Most recently, Fagan was commissioned to choreograph the Broadway rendition of The Lion King. While the surface contrasts may seem large, in many ways Fagan’s role with the show made perfect sense. While Fagan’s predominant work has always been with his own company, he also worked with large stage productions, directing and choreographing the first fully staged production of Duke Ellington’s street opera, Queenie Pie, in 1986. Moreover, Lion King director Julie Taymor did not want the traditional Broadway look nor did she wish to duplicate the movie. In seeking to give audiences something other than the usual, Fagan was thus ideally suited for the job.
As might be imagined, working on Broadway presented challenges to the way in which Fagan normally worked. Not only was he working with dancers who had not been educated in the Fagan tradition, but the entire way in which the choreography developed stood in stark contrast to his methodology. As discussed in InTheatre, Fagan had to balance several contrasting elements: his own integrity as a post-modern choreographer with the interests of Broadway audiences; his desire to create complex dance with the realization of the rigors of eight shows per week; and his own developmental style with the forced timeframe of Broadway. For instance, while “Griot New York” emerged gradually over months, there was limited time available to stage and rehearse the dance portions of The Lion King.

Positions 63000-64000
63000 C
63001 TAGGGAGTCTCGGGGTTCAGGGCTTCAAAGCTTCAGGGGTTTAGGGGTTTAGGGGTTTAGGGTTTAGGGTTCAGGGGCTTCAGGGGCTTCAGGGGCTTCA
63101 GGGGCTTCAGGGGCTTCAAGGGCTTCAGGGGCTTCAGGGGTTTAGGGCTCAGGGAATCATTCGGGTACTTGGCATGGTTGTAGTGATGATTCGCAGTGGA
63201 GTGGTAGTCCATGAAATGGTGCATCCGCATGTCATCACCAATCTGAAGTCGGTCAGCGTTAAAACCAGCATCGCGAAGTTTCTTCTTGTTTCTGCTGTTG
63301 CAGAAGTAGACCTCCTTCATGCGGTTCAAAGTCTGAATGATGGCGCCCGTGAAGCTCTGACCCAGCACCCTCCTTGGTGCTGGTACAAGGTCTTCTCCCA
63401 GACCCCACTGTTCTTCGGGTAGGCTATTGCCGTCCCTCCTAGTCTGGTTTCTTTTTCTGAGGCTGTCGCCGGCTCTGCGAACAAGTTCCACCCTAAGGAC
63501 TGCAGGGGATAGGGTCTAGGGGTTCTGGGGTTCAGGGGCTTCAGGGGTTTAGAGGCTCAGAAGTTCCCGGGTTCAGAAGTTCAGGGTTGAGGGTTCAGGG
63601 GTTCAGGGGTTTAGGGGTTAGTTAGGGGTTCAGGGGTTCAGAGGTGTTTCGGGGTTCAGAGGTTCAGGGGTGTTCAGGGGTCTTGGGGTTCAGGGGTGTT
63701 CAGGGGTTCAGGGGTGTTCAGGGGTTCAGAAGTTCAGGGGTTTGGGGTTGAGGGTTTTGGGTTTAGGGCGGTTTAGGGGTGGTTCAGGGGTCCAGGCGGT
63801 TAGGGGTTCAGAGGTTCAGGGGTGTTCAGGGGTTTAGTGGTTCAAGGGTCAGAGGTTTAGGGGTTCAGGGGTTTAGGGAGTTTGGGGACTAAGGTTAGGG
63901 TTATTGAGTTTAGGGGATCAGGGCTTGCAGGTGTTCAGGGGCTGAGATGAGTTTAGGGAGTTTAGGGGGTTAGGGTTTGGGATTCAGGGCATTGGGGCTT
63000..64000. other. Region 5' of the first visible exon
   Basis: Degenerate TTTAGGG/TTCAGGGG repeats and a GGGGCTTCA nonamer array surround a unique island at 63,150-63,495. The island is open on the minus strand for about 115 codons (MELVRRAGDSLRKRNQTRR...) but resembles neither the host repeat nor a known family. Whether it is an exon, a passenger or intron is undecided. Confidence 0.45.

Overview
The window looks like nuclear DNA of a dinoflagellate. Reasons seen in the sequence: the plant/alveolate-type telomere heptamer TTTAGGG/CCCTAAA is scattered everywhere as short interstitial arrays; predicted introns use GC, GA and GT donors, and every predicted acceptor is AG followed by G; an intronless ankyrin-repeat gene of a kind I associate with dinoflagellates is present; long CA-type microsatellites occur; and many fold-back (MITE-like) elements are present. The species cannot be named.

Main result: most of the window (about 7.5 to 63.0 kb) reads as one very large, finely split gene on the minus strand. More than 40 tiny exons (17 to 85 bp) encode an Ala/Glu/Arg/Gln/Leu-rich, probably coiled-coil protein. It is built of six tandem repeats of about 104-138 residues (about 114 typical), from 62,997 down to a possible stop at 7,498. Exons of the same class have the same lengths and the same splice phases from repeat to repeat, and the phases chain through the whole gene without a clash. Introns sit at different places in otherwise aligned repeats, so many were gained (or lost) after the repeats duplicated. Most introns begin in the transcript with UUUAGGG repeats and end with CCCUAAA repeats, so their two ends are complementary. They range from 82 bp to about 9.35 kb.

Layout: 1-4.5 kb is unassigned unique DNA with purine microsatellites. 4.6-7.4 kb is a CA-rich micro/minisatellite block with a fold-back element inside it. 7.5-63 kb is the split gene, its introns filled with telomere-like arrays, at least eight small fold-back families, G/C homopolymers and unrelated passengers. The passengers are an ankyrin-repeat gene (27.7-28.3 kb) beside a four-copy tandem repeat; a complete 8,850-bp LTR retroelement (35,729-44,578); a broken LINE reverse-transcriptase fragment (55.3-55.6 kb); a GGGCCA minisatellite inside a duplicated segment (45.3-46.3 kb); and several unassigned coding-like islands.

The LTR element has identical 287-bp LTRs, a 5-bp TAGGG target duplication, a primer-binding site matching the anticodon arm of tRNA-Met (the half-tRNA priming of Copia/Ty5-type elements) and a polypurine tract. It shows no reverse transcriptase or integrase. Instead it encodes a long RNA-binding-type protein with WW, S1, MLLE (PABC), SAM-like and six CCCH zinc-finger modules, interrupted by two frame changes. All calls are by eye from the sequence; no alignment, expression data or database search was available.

Despite the restrictions of Broadway, The Lion King remained true to Fagan’s style. Most obviously, the dance portions draw from a vast range of movement styles. As Fagan explained in InTheatre, “We all wanted the show to be a little more universal than African perse.” Ultimately, Fagan envisioned the show as a complete performance which also made its own artistic statement. “What matters,” he continued in InTheatre, “is that I’m giving audiences a menu of other than the usual. It’s a real moveable feast.” While the story and drama have to progress in dances lasting less than three minutes, “still,” Fagan remarked in a 1997 New York Times article, “you can make a snack as delicious as a three-course meal.”